Pop up or bottom bait? The best of both worlds
Nowadays, anglers mostly use pop ups to balance a presentation. The ever so famous snowman has become the fashionable set up. As there are lots of contradictions out there, I am going to try and give you a different point of view on what a more or less dense bait can bring to our fishing. 'Bruno Meduo'
Fishing has definitely taken a different twist in the last 15 years. 15 years ago no one would have dreamt of going fishing without having pre-baited his swim. It was compulsory in order to boost your confidence, this because we didn’t have all those ploys to have a quick bite. PVA, Sticks, method mix, stick mixes, bait rocket, bait boats etc… all this was only just emerging. One had to bait up his swim a couple of days prior to fishing so as to be more confident and get steady bites. Nowadays pop ups, mixes meant to make PVA sticks, pellets and other stuff have thrived contrary to the business of bottom baits which has decreased considerably. Anglers also have less time to carry out their passion and as such use everything that’s out there and attractive to catch a fish as fast as possible.
In this respect, flashy pop ups have become a must. They will beat bottom baits head over heels in almost any fishing situation and this, I’m sure is due to their visual attraction. Some studies have actually shown that a carp’s sight is much more accurate than we actually thought. In gin clear water flashy hookbaits can be seen at ten meters range. This is particularly obvious when surface fishing and when you see a carp sucking a lump of bread which doesn’t smell of anything but which is white. Despite an undeniable and obvious visual attraction, a snowman presentation means that your hookbait is much lighter. When one sees what a carp can suck up when feeding one can easily figure out that the lighter the bait the easier it will be sucked up, even sometimes by mistake. I think for myself that younger carp have got a much better eye sight than older ones and keeping this is mind, I prefer using lighter bottom baits than a flashy one.
This means that my bait lies on the bottom of the lake bed, just like my freebies but is much lighter and easier to pick up. I thus reduce the bites of younger and smaller fish which are often the first ones to feed. To achieve this, I use a drill and cork so that my bait slowly sinks to the bottom, but will lift up at any movement. I sometimes make a pop up heavier switching the cork with lead (see picture). For example a 28mm boilie can weigh up to 15 grams. 20mm bait with cork inside only weighs 2 grams. The same goes for a pop up made heavier. On some waters my results have sometimes doubled, and particularly on high pressured ones.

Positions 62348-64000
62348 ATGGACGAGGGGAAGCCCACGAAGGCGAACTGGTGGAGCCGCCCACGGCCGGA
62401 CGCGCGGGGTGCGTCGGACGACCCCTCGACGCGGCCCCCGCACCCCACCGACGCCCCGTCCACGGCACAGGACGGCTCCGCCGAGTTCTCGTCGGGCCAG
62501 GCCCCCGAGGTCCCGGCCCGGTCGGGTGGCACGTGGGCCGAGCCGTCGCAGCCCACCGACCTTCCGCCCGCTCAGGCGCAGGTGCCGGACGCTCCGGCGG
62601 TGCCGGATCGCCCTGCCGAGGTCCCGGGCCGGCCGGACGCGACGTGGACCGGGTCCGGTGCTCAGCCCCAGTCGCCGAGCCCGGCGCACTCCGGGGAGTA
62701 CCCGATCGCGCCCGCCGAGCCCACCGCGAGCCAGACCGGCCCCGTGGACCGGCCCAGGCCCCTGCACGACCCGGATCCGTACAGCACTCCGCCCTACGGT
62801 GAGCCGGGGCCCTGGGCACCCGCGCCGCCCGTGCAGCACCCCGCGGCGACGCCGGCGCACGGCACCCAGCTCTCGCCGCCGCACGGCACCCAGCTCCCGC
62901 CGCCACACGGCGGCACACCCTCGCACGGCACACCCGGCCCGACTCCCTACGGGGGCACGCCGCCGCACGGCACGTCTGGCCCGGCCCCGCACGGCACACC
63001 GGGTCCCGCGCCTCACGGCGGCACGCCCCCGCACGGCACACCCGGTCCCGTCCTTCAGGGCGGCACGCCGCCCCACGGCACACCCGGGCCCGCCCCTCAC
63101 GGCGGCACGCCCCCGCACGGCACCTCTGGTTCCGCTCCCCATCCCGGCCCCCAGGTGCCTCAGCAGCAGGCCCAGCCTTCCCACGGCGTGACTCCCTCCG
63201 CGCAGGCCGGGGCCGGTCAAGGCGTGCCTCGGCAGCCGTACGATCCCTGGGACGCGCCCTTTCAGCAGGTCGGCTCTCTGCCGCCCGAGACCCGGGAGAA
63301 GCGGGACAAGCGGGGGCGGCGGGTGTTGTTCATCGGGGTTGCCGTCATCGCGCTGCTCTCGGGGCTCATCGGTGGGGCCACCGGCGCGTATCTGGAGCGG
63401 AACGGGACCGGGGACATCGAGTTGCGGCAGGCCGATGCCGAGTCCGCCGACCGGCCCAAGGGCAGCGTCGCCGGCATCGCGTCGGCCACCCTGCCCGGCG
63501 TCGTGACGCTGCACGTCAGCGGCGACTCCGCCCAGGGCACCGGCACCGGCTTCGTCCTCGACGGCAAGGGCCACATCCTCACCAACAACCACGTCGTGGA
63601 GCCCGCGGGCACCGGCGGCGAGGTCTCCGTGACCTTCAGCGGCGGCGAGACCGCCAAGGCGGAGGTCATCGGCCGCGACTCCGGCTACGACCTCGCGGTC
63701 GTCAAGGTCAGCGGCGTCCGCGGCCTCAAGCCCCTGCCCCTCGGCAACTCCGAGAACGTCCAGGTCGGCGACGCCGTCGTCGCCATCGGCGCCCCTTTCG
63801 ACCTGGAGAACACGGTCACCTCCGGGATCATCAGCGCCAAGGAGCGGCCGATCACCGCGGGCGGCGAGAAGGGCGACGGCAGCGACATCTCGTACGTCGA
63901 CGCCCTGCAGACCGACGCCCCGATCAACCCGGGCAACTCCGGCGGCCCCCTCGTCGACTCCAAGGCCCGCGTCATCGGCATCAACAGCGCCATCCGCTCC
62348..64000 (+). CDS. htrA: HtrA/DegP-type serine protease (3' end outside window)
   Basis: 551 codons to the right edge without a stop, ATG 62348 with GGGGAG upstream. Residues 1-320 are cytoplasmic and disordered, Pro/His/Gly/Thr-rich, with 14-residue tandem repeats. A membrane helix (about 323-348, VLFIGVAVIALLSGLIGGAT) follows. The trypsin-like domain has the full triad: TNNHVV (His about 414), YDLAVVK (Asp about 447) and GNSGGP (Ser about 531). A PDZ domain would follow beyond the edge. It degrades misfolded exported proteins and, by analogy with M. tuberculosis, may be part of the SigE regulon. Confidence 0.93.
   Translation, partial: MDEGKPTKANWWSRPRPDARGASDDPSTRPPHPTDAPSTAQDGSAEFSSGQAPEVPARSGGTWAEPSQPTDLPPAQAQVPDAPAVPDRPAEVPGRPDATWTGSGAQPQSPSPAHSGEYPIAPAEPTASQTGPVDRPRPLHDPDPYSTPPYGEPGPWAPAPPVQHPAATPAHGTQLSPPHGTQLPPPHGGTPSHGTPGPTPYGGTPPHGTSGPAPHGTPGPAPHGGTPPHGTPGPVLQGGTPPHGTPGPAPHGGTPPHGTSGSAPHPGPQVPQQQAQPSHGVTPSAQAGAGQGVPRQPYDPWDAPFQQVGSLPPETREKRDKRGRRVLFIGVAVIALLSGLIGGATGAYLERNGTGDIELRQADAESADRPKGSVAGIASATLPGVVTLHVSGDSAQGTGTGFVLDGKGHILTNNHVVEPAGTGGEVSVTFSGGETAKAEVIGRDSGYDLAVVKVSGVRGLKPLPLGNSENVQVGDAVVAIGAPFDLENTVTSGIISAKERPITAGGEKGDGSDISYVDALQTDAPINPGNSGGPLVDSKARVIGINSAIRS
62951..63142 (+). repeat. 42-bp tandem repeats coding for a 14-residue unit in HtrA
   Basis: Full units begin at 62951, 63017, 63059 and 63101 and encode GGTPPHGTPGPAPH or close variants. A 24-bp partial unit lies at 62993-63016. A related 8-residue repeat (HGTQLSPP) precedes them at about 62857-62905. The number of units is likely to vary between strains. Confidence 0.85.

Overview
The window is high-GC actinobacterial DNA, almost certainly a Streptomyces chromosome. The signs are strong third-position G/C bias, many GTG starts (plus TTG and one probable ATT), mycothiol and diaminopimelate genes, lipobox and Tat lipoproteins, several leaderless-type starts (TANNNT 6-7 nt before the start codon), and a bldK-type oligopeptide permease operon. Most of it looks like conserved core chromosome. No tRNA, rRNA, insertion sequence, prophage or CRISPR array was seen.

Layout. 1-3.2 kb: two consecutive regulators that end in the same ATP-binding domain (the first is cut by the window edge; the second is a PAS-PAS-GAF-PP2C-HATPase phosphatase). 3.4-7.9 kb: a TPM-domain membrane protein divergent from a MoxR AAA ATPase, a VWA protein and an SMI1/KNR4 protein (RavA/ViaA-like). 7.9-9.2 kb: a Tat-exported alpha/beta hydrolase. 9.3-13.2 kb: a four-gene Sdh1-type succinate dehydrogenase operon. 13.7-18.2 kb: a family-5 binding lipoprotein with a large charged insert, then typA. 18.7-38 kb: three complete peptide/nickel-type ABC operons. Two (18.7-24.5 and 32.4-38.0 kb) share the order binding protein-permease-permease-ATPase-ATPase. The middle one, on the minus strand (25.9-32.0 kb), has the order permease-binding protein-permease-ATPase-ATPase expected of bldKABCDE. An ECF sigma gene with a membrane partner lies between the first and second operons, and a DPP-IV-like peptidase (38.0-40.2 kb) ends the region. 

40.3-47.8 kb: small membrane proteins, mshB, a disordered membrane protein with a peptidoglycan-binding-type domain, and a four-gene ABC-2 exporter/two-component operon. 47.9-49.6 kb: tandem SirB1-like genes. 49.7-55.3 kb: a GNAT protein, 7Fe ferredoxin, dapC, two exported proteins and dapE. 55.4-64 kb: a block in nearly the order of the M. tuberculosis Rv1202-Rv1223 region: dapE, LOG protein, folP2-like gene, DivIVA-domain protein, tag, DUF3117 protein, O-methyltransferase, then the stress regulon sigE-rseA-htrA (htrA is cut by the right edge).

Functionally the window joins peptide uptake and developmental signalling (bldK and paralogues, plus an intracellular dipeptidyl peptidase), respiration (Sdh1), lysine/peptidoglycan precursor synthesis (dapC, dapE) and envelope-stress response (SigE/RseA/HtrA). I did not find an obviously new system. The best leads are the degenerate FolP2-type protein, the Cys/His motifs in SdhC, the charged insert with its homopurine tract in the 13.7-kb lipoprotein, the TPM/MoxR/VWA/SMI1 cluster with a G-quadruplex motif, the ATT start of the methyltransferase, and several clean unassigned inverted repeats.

I nevertheless use pop ups on their own in very precise situations. On the Seine River in the heart of Paris it has become very complicated to bait up a venue without seeing it being colonized by catfish. Single bait fishing has become the only alternative but it doesn’t always pay off either, and when carp are really shy or moody I tie on a pop up without any freebies and cast it in the river bed. I can’t tell you how many times I saved a blank doing so. In Rivers, carp often behave very strangely and can be aggressive chasing little white fish which are an easy source of protein for them. A yellow or white pop up moving in the stream can make them become aggressive and grant you a bite.
The second situation is the one of a zig rig. Lots of lakes are now covered in weed etc. A real table covered with food and full of mussels. These mussels hang on the stems of this weed and carps have figured out they could get easy food in different depth. In this situation I had good results lifting my bait sometimes metres from the lakebed. I also resort to zig rigs when fishing pressured lakes where carps don’t feed any longer, or rarely from the bottom. They have come across bad experiences doing so and consequently they swim over the baits and only feed on particles rising from pellets or seeds anglers drop on the lakebed. The general rule is to start by presenting your bait 2/3 depth from the lake bed then adjusts according to bites and observations.
Once more, the colour yellow is far from being the best, but just like fly fishing, this colour can change according to the weather and light of the day; oddly enough, a friend of mine had good results fishing with a tiny piece of black foam cut and coupled with some yellow foam. Some days, only the colour black will grant you more fish. This can’t be explained. Let’s come back to the density of hookbaits. Thanks to my experiences and personal analyses, I am positive that balanced hookbaits dropped slowly on the lakebed will catch more fish than a pop up or straight forward bottom baits. A bait rising up when moved by a fin or a big white fish swimming passed or feeding on particles is a plus a carp will not ignore. Mechanically speaking, the bait can be sucked up accidentally and much faster than any other classical bait. Here are a couple of methods I like to use, to create balanced, slow sinking hookbaits:
In order To create balanced hookbaits from a bottom bait you will need the following tools: 1 drill, scissors and a cutter, a standard bottom bait and a cork or foam stick.
To achieve a balanced bait using a pop up boilie or a dumbell you will need the following tackle: Dumbells or pop ups, a shot, a drill, N-trap braid and Kaptor wide Gape hooks.
Try these balanced bait tactics and you will love it. I am convinced and keep using them.